The employee then returned to Dr. Griffin on December 23. He told Dr. Griffin
his largest complaints are fatigueability. It really does not take him much exertion, and that he just gets stiff and sore and fatigues very early. He says that he has been very sedentary. He continues to work and they are really not pushing him too much.
Dr. Griffin assessed chronic deconditioning and recommended a conditioning program using a treadmill or bike.
The employee first saw Dr. Hillman on February 7, 2006. He reported to her that his back and leg pain began after his work injury and that his back and leg pain had worsened since that time. Dr. Hillman made a number of recommendations which included further diagnostic testing and physical therapy for the low back. She recommended “neuropsych testing to further evaluate the safety concerns that he has with work and the memory issues since his head injury.” Dr. Hillman prescribed Cymbalta and took the employee off work because she did not want him driving or operating heavy equipment while he was starting the medication. Dr. Hillman indicated the employee would likely be released to work with restrictions if there were no cognitive side effects from the medication.
The employee testified at the hearing that he did not experience any side effects from the medication after a couple of days but he did not advise Dr. Hillman of that fact. Dr. Hillman kept the employee off work and as of the date of hearing in October 2007, the employee had not returned to work. The employer and insurer refused to reinstate temporary total disability benefits and denied payment of medical expenses, claiming that the continuing treatment was not related to the work injury.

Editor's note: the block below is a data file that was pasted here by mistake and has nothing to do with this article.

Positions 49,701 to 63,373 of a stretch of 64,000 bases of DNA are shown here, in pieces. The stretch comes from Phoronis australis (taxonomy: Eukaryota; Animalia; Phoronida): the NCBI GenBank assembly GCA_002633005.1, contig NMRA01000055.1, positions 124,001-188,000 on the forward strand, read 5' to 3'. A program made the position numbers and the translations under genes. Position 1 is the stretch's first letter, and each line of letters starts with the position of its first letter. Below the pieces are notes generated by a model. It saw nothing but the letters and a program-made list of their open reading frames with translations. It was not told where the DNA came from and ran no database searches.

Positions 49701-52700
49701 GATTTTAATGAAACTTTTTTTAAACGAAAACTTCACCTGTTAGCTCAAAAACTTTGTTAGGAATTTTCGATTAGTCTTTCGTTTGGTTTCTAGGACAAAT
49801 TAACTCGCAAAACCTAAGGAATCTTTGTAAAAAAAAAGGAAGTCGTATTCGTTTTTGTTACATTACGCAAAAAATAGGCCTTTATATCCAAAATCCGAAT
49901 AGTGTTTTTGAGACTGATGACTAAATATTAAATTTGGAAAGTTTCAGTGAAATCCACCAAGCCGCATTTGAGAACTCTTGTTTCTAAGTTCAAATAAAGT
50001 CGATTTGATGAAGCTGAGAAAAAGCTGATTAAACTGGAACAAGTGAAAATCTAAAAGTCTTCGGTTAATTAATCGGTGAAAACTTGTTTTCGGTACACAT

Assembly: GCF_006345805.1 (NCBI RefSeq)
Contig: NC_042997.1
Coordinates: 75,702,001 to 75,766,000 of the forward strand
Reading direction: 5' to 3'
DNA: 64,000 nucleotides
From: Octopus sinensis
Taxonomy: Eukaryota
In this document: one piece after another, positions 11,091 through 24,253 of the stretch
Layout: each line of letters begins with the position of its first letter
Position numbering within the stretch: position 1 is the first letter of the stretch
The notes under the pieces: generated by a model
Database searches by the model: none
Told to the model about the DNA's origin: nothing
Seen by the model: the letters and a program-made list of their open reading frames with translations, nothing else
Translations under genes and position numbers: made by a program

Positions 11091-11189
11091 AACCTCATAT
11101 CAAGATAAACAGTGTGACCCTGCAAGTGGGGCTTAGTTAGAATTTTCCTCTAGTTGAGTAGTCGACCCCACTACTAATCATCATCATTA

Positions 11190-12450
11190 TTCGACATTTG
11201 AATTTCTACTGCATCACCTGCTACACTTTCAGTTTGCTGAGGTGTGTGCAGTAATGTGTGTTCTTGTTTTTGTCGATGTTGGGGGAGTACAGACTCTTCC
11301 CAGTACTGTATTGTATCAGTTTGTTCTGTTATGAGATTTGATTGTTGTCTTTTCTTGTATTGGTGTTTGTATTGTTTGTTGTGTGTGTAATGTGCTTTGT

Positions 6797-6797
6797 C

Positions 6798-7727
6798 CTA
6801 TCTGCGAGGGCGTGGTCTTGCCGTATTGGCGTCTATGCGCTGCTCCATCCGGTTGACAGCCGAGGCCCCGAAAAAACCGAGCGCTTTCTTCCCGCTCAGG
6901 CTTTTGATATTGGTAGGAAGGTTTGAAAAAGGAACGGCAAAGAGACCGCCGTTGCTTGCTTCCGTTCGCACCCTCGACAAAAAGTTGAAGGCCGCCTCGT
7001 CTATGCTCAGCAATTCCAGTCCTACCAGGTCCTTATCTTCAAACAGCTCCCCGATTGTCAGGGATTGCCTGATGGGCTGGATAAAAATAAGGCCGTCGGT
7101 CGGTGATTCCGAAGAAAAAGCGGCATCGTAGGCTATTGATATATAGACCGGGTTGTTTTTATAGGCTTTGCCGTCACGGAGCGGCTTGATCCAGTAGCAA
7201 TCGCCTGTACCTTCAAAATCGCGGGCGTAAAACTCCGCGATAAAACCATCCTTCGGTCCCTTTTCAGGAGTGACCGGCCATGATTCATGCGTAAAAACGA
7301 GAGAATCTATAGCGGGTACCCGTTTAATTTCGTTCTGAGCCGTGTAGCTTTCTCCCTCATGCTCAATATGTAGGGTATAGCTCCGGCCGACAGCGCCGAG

Dr. Hillman saw the employee again in March, May, and June 2006. His symptoms and findings on examination were unchanged. There were no changes in Dr. Hillman’s recommendations. Because of the issue of insurance coverage, the testing recommended by Dr. Hillman did not take place until August 2006.
A neuropsychological evaluation was done by Dr. Jeffrey Kearney at St. Cloud Neurobehavioral Associates on August 4, 2006. In a detailed history that focused on his head injury, the employee also discussed his low back problems and advised Dr. Kearney that “in November he went deer hunting and the pain became much worse.” The employee was given a battery of tests, and Dr. Kearney concluded “taken as a whole, the present results are largely within normal limits. There is evidence of very mild verbal memory difficulty noted.” With regard to a return to work Dr Kearney stated “there are no apparent safety or supervision restrictions. From a cognitive standpoint, there really is nothing to suggest that Mr. Lagergren could not return to work.”
The employee was also seen by Dr. Sam Elghor at the Pain Clinic in Douglas County Hospital on August 31, 2006, for treatment of the employee’s low back. Dr. Elghor recommended a lumbar epidural steroid injection which was done on September 7, 2006. The employee reported the injection was not effective.
The employee returned to Dr. Hillman on October 24 and the testing results were noted. Dr. Hillman concluded that an on-site job analysis should be done before the employee was released to work. The analysis was done and the employee returned to Dr. Hillman on December 7. The employee was not released to work at that time because Dr. Elghor was going to perform a radio frequency denervation procedure to the low back.